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For the Faculty and Staff of the University of Miami
Monday, March 30, 2009


Roni Avissar named dean of the
Rosenstiel School of Marine and Atmospheric Science


Roni Avissar, a Duke University climatologist who has studied the way Amazon deforestation affects precipitation patterns around the world and was one of the first to employ a specially equipped helicopter to collect environmental data, today was named the new dean of the University of Miami’s Rosenstiel School of Marine and Atmospheric Science. He will begin his post on June 1.

"Dr. Roni Avissar is a distinguished scientist and prominent scholar who will bring strong leadership to the rich academic resources of the Rosenstiel School," said University President Donna E. Shalala.

Born and raised in France, Avissar is a professor at Duke’s Pratt School of Engineering. He joined the Durham, North Carolina-based University in 2001, serving for five years as the W.H. Gardner Professor and chair of the Department of Civil and Environmental Engineering.

“I am certainly humbled by the responsibilities and thrilled to be able to lead what I consider to be the top school of marine and atmospheric science in the country,” Avissar said. “It’s a great joy for me, and I’m truly excited and looking forward to the hard work that lies in front of us to make the school an even better place.”

During his tenure as chair, he helped increase the department’s external funding from less than $1 million to more than $4.2 million, led a strategic planning process, increased the number of female faculty members, and revamped the doctoral program—accomplishments that led to the department achieving a No. 18 ranking by U.S. News & World Report.

“Dr. Roni Avissar’s vision for the Rosenstiel School will not only enhance the school’s national reputation but also advance the level of collaboration among UM schools and colleges, as we all seek to develop innovative solutions to the environmental challenges that confront the nation and the world," said College of Engineering Dean James M. Tien, who led the search committee that identified Avissar.

Avissar’s research ranges from climate modeling and atmospheric science to aerodynamics and environmental engineering. Over the past 15 years, he has conducted extensive research on deforestation of the Amazon basin, finding that it has altered storm activity in the region and changed rainfall patterns in the American Midwest, South, and Southwest. His research contributes to the improvement of weather and climate models that improve storm forecasts, especially for hurricanes.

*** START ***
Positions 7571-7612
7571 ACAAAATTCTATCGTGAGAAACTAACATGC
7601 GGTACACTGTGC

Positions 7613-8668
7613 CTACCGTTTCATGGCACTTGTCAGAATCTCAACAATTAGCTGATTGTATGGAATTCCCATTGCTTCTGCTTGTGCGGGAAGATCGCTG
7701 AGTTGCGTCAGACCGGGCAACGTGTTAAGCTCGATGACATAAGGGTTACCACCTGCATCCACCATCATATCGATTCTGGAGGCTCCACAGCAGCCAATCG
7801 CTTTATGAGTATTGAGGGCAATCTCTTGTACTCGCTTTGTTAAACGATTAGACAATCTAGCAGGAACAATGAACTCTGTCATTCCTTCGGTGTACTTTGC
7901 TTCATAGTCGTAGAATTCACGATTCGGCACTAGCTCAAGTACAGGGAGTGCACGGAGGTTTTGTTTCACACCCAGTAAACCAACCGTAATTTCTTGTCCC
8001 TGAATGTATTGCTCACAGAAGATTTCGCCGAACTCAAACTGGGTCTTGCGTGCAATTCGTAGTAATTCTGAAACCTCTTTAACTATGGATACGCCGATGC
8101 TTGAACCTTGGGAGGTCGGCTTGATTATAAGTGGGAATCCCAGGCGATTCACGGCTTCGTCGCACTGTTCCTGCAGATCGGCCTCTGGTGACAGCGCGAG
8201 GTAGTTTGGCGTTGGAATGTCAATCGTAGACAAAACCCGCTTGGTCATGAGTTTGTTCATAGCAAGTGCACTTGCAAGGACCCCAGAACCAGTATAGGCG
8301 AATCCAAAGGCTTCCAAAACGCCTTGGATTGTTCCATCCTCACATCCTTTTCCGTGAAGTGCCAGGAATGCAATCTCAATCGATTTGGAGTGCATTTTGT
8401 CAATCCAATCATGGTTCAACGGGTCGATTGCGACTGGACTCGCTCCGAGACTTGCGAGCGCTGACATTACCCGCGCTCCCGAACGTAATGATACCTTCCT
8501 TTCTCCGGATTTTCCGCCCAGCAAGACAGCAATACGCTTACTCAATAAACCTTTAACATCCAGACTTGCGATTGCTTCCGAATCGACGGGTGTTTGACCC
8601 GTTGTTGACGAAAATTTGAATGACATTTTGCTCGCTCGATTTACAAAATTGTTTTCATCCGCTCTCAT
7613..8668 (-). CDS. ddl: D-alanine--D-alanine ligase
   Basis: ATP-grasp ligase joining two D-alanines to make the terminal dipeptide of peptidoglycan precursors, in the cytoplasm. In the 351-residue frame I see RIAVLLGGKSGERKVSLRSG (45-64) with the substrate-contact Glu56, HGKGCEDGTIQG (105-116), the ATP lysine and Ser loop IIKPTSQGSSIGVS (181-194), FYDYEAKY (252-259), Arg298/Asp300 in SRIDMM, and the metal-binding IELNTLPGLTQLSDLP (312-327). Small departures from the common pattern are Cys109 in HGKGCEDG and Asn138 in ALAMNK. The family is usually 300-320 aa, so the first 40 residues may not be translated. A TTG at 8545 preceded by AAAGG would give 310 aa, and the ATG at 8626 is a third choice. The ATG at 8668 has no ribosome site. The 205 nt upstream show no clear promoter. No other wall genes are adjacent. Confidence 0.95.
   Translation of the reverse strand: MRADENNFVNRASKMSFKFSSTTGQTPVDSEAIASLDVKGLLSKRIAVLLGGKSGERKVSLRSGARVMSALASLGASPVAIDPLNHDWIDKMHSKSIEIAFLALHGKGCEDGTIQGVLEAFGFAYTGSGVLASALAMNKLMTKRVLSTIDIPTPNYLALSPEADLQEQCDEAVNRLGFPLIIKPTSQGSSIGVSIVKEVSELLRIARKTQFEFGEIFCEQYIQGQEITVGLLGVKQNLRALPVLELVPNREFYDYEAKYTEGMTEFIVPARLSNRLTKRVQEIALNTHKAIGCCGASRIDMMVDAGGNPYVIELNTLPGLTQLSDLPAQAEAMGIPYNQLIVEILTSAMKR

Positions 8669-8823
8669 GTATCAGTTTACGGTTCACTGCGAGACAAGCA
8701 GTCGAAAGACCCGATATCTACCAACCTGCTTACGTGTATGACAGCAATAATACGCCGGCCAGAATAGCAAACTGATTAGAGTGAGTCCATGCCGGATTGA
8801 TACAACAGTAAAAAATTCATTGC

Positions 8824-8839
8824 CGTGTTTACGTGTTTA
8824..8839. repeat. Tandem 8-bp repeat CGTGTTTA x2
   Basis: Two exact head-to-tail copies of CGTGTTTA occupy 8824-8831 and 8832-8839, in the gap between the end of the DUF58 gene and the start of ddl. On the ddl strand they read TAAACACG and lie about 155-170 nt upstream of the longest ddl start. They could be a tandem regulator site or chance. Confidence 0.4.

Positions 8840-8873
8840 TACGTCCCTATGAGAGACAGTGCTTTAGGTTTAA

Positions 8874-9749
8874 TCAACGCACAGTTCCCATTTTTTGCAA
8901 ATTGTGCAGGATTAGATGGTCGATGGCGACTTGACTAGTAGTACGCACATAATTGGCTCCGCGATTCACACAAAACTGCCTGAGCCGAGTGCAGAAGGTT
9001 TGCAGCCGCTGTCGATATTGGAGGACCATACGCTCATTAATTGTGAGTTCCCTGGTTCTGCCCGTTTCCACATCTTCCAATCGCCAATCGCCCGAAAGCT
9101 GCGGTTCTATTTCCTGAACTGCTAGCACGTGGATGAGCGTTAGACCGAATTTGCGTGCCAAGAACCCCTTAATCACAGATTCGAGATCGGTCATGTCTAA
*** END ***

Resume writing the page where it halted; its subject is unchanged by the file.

“The University of Miami is extremely fortunate to have such a distinguished researcher lead our Rosenstiel School,” said Provost Thomas J. LeBlanc. “He brings to the post a multinational and multilingual breadth of experience well suited in South Florida.” 

At Duke, Avissar spearheaded his department’s acquisition of a $1.3 million Bell JetRanger helicopter, modifying the turbine-powered aircraft with special instruments to collect vital environmental and atmospheric data that couldn’t be obtained any other way and then piloting the aircraft on several research flights.

As part of his goals for the Rosenstiel School, he intends to build on the relationship between its researchers and National Oceanic and Atmospheric Administration laboratories, which are based across from the school on the Rickenbacker Causeway in Virginia Key. More joint research with UM’s College of Engineering and Miller School of Medicine are also key objectives, he says.

Prior to Duke, Avissar spent 12 years at Rutgers University, including three as chair of the school’s Department of Environmental Sciences. He also founded the Center for Environmental Prediction there, which was originally based on a collaborative agreement with NASA.

A certified flight instructor, Avissar enjoys flying and wants to continue volunteering his time teaching children and young adults helicopter piloting.

Avissar received all his degrees from the Hebrew University of Jerusalem in Israel. In 1980 he received his B.Sc. in Soil and Water Sciences; in 1982, his M.Sc. in micrometeorology studies; and in 1987, his Ph.D. in atmospheric science.

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